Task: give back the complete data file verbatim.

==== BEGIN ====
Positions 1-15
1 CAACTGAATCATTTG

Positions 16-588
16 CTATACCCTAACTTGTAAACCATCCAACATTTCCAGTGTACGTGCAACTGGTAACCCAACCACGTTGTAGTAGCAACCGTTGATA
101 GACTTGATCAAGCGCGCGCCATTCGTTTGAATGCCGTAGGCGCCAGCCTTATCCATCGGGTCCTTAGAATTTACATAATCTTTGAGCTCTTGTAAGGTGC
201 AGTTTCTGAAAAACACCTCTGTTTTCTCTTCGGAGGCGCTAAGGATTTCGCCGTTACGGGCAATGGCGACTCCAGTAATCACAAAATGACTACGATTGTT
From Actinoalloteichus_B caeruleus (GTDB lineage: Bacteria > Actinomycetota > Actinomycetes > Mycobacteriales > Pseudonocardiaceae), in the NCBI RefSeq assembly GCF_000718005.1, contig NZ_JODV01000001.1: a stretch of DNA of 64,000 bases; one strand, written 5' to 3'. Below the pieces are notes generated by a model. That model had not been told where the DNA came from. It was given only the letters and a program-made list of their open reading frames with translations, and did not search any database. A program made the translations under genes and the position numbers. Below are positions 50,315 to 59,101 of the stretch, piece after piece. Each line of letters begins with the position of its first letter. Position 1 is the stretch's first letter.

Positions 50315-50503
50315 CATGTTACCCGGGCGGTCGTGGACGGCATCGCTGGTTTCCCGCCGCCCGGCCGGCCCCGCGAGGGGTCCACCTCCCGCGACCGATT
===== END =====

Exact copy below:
Positions 1-15
1 CAACTGAATCATTTG

Positions 16-588
16 CTATACCCTAACTTGTAAACCATCCAACATTTCCAGTGTACGTGCAACTGGTAACCCAACCACGTTGTAGTAGCAACCGTTGATA
101 GACTTGATCAAGCGCGCGCCATTCGTTTGAATGCCGTAGGCGCCAGCCTTATCCATCGGGTCCTTAGAATTTACATAATCTTTGAGCTCTTGTAAGGTGC
201 AGTTTCTGAAAAACACCTCTGTTTTCTCTTCGGAGGCGCTAAGGATTTCGCCGTTACGGGCAATGGCGACTCCAGTAATCACAAAATGACTACGATTGTT
From Actinoalloteichus_B caeruleus (GTDB lineage: Bacteria > Actinomycetota > Actinomycetes > Mycobacteriales > Pseudonocardiaceae), in the NCBI RefSeq assembly GCF_000718005.1, contig NZ_JODV01000001.1: a stretch of DNA of 64,000 bases; one strand, written 5' to 3'. Below the pieces are notes generated by a model. That model had not been told where the DNA came from. It was given only the letters and a program-made list of their open reading frames with translations, and did not search any database. A program made the translations under genes and the position numbers. Below are positions 50,315 to 59,101 of the stretch, piece after piece. Each line of letters begins with the position of its first letter. Position 1 is the stretch's first letter.

Positions 50315-50503
50315 CATGTTACCCGGGCGGTCGTGGACGGCATCGCTGGTTTCCCGCCGCCCGGCCGGCCCCGCGAGGGGTCCACCTCCCGCGACCGATT